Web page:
Lorraine H. Morton, with Jay Lytle and Mayor Elizabeth Tisdahl.

The former Catholic girls’ school where Lorraine Morton served as both alderman and mayor of the City of Evanston now bears her name. On Nov. 9 the Marywood Academy building was officially named the Lorraine H. Morton Civic Center. Two other former mayors – Joan Barr and Jay Lytle – joined current Mayor Elizabeth Tisdahl in thanking Ms. Morton for her service.

Mayor Tisdahl said, “We remember your legacy: Keep taxes down and build the City up. … You said once that you decided that you were going to enjoy whatever you were going to do. You brought that joy to all the rest of us, and that is why we love you so much.” She read aloud the Council agenda item for that night that approved repairs to the Civic Center that Ms. Morton had lobbied to save.

Mr. Lytle, who as mayor had appointed Ms. Morton – then principal of Haven Middle School – as alderman of the Fifth Ward when a vacancy arose, said, “I asked her to be an alderman because of her rapport with the parents and students and teachers at Haven. She was innovative and creative, and she had integrity.”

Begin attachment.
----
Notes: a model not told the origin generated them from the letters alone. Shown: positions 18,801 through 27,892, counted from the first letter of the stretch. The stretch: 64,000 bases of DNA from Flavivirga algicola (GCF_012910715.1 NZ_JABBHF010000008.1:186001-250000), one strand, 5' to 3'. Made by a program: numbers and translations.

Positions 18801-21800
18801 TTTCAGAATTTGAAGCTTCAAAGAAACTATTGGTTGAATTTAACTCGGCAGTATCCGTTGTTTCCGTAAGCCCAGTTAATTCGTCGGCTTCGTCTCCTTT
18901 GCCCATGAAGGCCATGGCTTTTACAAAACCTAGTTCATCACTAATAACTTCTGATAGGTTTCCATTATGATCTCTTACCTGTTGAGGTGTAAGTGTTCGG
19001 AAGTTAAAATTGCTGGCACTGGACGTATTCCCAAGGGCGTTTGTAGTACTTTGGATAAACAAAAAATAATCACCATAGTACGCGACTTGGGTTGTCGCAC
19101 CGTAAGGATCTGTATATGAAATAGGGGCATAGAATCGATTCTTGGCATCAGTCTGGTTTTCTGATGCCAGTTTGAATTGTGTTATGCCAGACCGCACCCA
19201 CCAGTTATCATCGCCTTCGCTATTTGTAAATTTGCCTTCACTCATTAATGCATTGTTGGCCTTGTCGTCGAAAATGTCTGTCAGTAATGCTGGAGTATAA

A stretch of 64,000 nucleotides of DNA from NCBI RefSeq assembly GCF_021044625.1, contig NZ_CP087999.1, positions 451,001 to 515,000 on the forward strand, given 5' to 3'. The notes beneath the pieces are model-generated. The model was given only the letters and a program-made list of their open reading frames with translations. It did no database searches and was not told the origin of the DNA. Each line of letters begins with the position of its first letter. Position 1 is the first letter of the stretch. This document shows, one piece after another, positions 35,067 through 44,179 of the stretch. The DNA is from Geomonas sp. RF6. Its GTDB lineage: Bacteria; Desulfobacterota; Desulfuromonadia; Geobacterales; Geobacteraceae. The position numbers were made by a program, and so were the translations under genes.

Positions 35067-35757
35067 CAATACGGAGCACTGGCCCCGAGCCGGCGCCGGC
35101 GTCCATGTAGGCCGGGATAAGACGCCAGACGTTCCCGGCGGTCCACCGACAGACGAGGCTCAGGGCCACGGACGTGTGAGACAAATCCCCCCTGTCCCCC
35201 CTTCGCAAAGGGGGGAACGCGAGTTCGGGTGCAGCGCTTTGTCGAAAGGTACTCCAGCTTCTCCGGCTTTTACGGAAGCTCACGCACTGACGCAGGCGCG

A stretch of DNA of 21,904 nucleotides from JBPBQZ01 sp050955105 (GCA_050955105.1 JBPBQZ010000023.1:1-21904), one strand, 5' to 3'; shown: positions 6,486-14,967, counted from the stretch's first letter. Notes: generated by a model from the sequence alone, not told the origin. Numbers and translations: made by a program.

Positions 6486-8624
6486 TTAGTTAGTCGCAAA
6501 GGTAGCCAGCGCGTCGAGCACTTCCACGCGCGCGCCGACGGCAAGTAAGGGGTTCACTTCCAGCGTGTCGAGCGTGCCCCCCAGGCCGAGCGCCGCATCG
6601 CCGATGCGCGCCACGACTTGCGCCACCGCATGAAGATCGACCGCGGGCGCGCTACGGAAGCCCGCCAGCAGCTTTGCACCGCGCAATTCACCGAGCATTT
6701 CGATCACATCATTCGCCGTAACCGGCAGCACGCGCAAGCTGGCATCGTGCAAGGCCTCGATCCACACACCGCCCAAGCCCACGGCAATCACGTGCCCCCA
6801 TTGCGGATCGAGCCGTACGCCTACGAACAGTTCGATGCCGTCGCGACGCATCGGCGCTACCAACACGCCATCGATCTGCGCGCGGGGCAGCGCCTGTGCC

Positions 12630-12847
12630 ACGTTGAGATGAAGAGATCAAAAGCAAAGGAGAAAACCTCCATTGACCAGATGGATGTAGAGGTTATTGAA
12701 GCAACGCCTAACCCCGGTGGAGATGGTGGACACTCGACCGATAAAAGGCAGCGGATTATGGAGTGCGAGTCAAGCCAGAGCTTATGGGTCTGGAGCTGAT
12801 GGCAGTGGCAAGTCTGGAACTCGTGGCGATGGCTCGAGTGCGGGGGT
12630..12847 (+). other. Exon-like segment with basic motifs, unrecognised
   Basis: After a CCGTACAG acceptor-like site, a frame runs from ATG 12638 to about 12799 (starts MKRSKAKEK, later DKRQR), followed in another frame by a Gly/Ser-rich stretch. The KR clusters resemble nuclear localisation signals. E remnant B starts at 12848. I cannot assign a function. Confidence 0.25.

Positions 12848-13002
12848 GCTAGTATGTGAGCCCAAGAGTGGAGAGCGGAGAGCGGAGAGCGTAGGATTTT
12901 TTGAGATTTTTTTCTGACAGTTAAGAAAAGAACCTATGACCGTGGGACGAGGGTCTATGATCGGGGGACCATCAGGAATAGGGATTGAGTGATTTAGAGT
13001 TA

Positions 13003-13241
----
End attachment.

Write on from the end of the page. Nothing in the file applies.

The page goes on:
Mr. Lytle recounted that, when, as mayor, he was negotiating the purchase of the Marywood Academy building to be used as the City’s headquarters, he and the then-City Manager traveled to Indiana to discuss the price with the nuns whose order owned the building. After discussion, Mr. Lytle said, “The nuns said they would pray on the matter and let us know. Early the next morning I got a five-word telegram: ‘The Lord wants $50,000 more.’” He added, “I don’t know if I made a deal with the Lord or with the devil, because we split the difference.”

Saying, “You don’t get honors by yourself – you have help,” Ms. Morton thanked Mr. Lytle and Ms. Barr as “the ones who paved the way” and thanked the Evanston community for being “supportive over the years.” Having the Civic Center named for her, she said, “is an honor that does not fade away.” She added that she hoped her grandchildren would choose a life of service. She said, “If you don’t engage in a life of service, you’re just walking through the world.”